bandwidth, so the firewire bus and the operating system will be the limiting
    factors in performance -- not the drive.

    http://www.newegg.com/Product/Product.aspx?Item=N82E16817198006

    http://www.icydock.com/product/mb559ueb-1s.html

    http://www.newegg.com/Product/Product.aspx?Item=N82E16822148288

    http://www.newegg.com/Product/Product.aspx?Item=N82E16822148294

    There are many good FW800 enclosures, but the Icy Dock is the best one
    I've seen first-hand. I have 2, and they work flawlessly. The quick-swap
    slide-in drive trays are very handy -- and make assembly trivially easy.

    LK
     
  6. fluidedge macrumors 65816

    fluidedge

    Joined:
    Nov 1, 2007
    #6
    get RAM, 4GB it is so cheap at the moment it's a no brainer.

    I use a FW800 drive as a video/photo/maya scratch, i do HDV editing and i have no lagging or skipping problems.
     
  7. kwfl macrumors 6502

    Joined:
    Aug 20, 2007
    #7
    great performance of FW800 over FW400 and 4GB over 2GB. i like it.
     
  8. Brianstorm91 macrumors 65816

    Brianstorm91

    Joined:
    Sep 30, 2007
    Location:
    Cambridge, UK
  9. matteusclement thread starter macrumors 65816

    matteusclement

    Joined:
    Jan 26, 2008
    Location:
    victoria
    #9
    HEY LEON:

    Since I have an iMAC and I can't place anything inside anymore, can I use a FW800 cable with that enclosure and drive or am i screwed?

    KWFL
    I have no lag, I just need faster rendering.
     
  10. stainlessliquid macrumors 68000

    Joined:
    Sep 22, 2006
    #10
    Rendering uses your CPU the most, I dont see how a HDD will render anything faster, its rarely if ever the bottleneck. More ram will give a huge boost in any program using the scratch disk, especially Photoshop. If you work on extremely large files in Photoshop then ram is essential so you minimize the use of the scratch disk.

    If youre desperate then there are external RAID solutions so you can do RAID 0 and greatly improve write speed. But I dont think a HDD is going to help your problem much. You should max out your ram first.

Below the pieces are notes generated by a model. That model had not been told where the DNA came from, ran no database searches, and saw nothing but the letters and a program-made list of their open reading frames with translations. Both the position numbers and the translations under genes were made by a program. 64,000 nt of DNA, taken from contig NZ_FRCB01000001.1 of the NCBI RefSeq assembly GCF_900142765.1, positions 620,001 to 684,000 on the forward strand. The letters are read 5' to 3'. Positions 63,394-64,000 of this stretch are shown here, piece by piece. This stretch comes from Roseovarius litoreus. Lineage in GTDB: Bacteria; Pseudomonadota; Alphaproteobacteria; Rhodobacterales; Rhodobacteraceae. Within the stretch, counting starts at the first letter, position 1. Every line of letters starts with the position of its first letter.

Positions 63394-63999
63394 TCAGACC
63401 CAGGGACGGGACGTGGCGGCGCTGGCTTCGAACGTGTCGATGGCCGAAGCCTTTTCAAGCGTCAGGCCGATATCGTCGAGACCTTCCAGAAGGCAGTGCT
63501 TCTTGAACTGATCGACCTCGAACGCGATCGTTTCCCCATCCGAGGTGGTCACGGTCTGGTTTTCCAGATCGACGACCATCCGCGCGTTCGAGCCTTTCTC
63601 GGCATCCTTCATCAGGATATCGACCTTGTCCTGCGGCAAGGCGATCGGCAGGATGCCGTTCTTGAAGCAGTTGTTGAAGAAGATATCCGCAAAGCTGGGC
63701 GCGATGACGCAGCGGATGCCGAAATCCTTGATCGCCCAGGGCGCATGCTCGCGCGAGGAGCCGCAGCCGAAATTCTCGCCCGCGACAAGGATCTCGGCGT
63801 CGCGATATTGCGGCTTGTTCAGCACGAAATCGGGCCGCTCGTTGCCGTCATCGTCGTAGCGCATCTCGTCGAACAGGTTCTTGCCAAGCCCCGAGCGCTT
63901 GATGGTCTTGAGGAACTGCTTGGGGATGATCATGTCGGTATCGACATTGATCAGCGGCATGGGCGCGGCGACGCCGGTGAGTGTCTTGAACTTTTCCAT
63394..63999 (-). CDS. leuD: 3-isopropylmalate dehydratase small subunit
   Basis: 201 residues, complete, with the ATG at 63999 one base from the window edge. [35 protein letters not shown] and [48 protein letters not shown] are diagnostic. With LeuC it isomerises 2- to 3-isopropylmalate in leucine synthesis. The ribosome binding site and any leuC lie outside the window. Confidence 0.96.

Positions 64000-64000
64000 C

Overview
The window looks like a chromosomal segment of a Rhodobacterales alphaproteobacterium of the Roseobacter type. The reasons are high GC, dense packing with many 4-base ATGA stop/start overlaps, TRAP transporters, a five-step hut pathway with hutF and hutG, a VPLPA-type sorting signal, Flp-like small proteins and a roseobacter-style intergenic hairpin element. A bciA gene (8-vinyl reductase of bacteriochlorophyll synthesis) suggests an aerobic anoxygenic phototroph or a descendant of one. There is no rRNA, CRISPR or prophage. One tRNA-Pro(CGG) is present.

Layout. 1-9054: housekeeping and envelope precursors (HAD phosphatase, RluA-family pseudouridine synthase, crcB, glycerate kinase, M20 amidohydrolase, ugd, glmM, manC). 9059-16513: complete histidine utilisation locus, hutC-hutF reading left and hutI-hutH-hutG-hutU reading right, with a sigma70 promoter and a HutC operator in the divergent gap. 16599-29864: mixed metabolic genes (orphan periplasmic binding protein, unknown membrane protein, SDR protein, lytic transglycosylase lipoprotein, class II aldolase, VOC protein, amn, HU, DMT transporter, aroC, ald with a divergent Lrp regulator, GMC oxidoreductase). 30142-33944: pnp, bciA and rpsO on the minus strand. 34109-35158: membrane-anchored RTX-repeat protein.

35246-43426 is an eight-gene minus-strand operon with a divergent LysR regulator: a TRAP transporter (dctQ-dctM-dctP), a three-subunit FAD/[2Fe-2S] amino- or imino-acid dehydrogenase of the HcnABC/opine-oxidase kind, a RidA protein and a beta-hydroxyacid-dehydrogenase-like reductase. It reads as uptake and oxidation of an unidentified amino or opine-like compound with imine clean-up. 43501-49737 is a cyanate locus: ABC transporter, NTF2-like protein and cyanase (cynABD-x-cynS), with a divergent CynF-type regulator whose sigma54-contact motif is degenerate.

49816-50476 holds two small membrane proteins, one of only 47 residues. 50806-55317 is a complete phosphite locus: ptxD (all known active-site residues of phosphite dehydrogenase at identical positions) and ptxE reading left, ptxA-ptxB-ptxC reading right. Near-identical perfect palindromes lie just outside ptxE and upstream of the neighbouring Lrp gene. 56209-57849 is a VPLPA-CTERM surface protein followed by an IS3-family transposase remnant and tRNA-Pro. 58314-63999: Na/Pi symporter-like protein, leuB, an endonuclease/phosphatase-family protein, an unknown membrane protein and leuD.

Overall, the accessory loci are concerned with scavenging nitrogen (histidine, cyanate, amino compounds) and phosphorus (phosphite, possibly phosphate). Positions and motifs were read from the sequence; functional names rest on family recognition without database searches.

11. Leon Kowalski macrumors 6502a

    Leon Kowalski

    Joined:
    Sep 20, 2007
    Location:
    Gondwanaland Reunification Front HQ
    #11
    The enclosure comes with a FW800 cable. If you have a FW800 port,
    you're ready to rock n' roll. You didn't say which iMac you have. If it
    only has FW400 ports, the enclosure will still work (at FW400 speed),
    but you'll need a FW800-to-FW400 (9-pin to 6-pin) adapter cable:

    http://www.newegg.com/Product/Product.asp?Item=N82E16812189097

    BTW, Icy Dock also makes a (less expensive) USB/FW400 version of
    that enclosure -- US $45, if I remember correctly.

    BTW#2, I strongly agree with the recommendations to max out your RAM;
    that'll probably give you a much larger performance boost than a FW800
    external drive -- and it's CHEAP. Here's 4GB of Apple-specific RAM @ $87:

    http://www.newegg.com/Product/Product.aspx?Item=N82E16820146701

    LK
     
  12. durija macrumors 6502

    Joined:
    Jan 16, 2008
    Location:
    Seattle
    #12
    Max out the RAM for PhotoShop CS3. 2GB is the practical minimum someone should have installed to run it. I use an iMac at work with 2GB. My home iMac with 4GB is much faster and smoother running PhotoShop, especially when I have a few other apps going.
     
  13. atl27426 macrumors member

    Joined:
    Nov 7, 2007
    #13
    I will never understand people that buy into the myth that ram gives a system a speed boost. It doesn't. Ram only adds performance if your system actually needs it. If you are not paging out your system will never benefit from added ram. As an example I have 3 gigs of ram in my iMac I have yet to page out which means if I added another gig I would not see a performance boost.